When people think of Romantic poetry, they think of William Blake (1757-1827), William Wordsworth (1770-1850), Samuel Taylor Coleridge (1772-1834), George Gordon, 6th Lord Byron (1788-1824), Percy Bysshe Shelley (1792-1822), and John Keats (1795-1821). Although these men did not write in the Romantic era, they are important figures in the history of Romanticism: Blake for visual art, Wordsworth for nature, Coleridge for fantasy, Byron for drama, Shelley for science, and Keats for beauty.
Romantic poets often mixed genres, including drama, fiction, and even non-fiction. Some poems by Romantic poets contain all three types of material. Other poems contain only one type of material. Still others are purely lyrical or philosophical. The key is that each poem should be judged on its own merit; there is no single definition of Romantic poetry that can be applied to all poets who have been called Romantic.
Romantic poets usually wrote about love, death, and other subjects related to emotion. Many authors before and after them has used these themes as a basis for poetry. However, it was not until the early 19th century that love became the primary focus of poetry. Before this time, poets focused more on political issues than personal feelings. Love came to the fore when several factors came together at once: war ended, the industrial revolution began, and the imagination of humans was given free rein with new forms of technology.
There are two generally known generations of Romantic writers: those of Wordsworth and Coleridge, and those of Byron, Shelley, and Keats. Although there were many others who wrote in a similar style, these five individuals are usually considered the leaders of the movement.
The first generation was influenced by Thomas Gray and Alexander Pope. They focused on developing their poetic skills, using them as a way to express their feelings about nature and humanity. This led to a new interest in simple language and direct expression of emotion.
The second generation was dominated by William Wordsworth and Samuel Taylor Coleridge. They wanted to go beyond just expressing emotions-they also wanted their work to be used by people to help them resolve problems in their lives. This led them to write about issues such as society, morality, and religion with an eye toward promoting social change.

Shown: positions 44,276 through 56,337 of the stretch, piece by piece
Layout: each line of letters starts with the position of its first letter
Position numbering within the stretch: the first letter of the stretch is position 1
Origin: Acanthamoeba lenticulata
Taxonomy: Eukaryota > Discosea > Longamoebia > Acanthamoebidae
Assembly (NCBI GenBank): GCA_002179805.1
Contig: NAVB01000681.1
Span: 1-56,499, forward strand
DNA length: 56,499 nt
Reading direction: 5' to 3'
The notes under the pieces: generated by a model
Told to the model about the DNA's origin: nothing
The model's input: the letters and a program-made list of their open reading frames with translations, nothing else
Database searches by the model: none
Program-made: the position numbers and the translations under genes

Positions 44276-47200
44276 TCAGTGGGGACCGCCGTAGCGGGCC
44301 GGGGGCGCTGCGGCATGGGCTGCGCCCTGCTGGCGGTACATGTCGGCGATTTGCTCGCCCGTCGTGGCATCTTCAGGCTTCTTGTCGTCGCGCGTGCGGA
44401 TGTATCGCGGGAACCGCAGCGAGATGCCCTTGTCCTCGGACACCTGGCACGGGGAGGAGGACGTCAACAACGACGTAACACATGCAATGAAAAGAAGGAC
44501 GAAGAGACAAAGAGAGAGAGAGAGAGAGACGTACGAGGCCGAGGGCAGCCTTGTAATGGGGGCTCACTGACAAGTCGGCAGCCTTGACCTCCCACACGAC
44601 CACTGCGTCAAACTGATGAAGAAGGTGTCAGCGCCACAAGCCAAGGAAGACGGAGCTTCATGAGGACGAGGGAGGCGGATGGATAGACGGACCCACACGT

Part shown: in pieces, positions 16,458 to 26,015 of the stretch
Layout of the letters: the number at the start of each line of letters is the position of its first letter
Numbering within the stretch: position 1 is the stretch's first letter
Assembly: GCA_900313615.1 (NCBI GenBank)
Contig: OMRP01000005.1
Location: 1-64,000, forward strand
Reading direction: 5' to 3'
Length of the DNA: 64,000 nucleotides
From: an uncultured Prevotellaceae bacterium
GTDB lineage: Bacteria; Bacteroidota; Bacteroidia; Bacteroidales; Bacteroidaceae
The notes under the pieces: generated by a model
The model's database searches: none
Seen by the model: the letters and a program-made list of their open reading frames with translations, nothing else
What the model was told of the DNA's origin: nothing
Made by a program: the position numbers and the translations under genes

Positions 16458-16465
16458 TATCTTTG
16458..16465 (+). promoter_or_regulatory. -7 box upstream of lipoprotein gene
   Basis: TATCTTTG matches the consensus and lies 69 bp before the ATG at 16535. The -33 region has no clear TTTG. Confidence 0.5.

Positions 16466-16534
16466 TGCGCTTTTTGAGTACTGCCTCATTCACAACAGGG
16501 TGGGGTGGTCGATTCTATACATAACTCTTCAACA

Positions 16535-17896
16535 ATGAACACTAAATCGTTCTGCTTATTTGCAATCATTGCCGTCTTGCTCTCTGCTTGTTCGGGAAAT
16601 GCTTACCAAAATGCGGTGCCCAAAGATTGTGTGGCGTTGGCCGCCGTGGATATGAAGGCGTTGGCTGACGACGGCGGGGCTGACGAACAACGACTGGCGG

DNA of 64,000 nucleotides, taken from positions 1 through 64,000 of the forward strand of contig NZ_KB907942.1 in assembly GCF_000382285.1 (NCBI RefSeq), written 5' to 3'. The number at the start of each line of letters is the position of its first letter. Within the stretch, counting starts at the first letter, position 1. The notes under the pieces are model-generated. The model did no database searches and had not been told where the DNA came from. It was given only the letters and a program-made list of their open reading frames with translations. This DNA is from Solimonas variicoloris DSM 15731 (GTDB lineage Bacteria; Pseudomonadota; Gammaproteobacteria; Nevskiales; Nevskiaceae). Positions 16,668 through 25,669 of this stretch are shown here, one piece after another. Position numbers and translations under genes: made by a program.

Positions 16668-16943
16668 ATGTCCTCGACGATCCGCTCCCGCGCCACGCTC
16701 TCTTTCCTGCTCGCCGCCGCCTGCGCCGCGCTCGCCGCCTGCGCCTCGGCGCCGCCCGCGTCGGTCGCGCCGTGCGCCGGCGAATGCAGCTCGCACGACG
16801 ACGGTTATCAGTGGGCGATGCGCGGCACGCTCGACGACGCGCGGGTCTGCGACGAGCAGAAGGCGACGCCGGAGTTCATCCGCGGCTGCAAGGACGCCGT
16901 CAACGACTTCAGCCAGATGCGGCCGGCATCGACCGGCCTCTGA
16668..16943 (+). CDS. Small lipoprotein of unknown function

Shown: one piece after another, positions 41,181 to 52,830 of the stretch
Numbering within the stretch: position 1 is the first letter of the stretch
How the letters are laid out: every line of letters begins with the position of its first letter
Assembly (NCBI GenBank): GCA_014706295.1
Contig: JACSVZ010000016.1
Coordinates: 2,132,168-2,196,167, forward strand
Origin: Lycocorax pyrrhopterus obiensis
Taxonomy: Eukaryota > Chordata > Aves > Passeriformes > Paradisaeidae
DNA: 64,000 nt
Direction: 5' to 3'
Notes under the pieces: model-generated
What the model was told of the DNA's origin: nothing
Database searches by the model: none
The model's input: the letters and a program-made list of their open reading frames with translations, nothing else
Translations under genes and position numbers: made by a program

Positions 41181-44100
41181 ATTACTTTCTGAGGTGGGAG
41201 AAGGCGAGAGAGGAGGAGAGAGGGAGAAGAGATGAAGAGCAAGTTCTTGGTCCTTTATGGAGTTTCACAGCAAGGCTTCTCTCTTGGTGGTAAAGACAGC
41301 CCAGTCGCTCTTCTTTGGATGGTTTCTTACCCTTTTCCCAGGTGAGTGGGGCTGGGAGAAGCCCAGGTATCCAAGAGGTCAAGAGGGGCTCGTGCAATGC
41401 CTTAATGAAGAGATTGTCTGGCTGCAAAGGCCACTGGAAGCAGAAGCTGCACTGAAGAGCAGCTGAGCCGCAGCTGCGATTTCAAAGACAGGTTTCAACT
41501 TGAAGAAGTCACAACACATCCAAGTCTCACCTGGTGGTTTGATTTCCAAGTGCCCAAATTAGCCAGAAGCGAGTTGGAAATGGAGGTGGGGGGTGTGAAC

James Joyce is often cited as a third-generation Romantic poet. Like the second generation, he used his poetry as a way to deal with social issues, but instead of resolving them he made them into puzzles for readers to solve. For example, he used poems as chapters in novels that could be read as stand-alone works.
Finally, there are some modern poets whose work can be considered Romantic.
Blake, Coleridge, Wordsworth, Keats, Byron, and Shelley are among the most well-known English Romantic poets. The most prominent Romantic poet in America was Edgar Allan Poe, while Victor Marie Hugo was the movement's preeminent figure in France. Here are the ten most well-known Romantic poets and their most well-known works. - source: www.elizabethbetts.com/famous/romantic
Byron was an aristocrat who became famous for his powerful poems and songs. He was also a politician who fought in several wars (including the Greek War of Independence). Byron's life ended in 1824 when he died at the age of 36 years old in Greece.
Coleridge was a clergyman who left behind him many poems which still are read today. He was one of the first people to write about poetry as an art form. Coleridge is also known for coining the term "Romanticism" when he used it to describe what he saw as a new trend in poetry that was influenced by classical ideas.
Keats was a young poet who died at the age of 25 years old. He is best known for his innovative use of language and imagery in his poems.
Lincoln is considered by many to be the greatest American poet because of his profound words written over 150 years ago. During his time, he was president of the United States of America.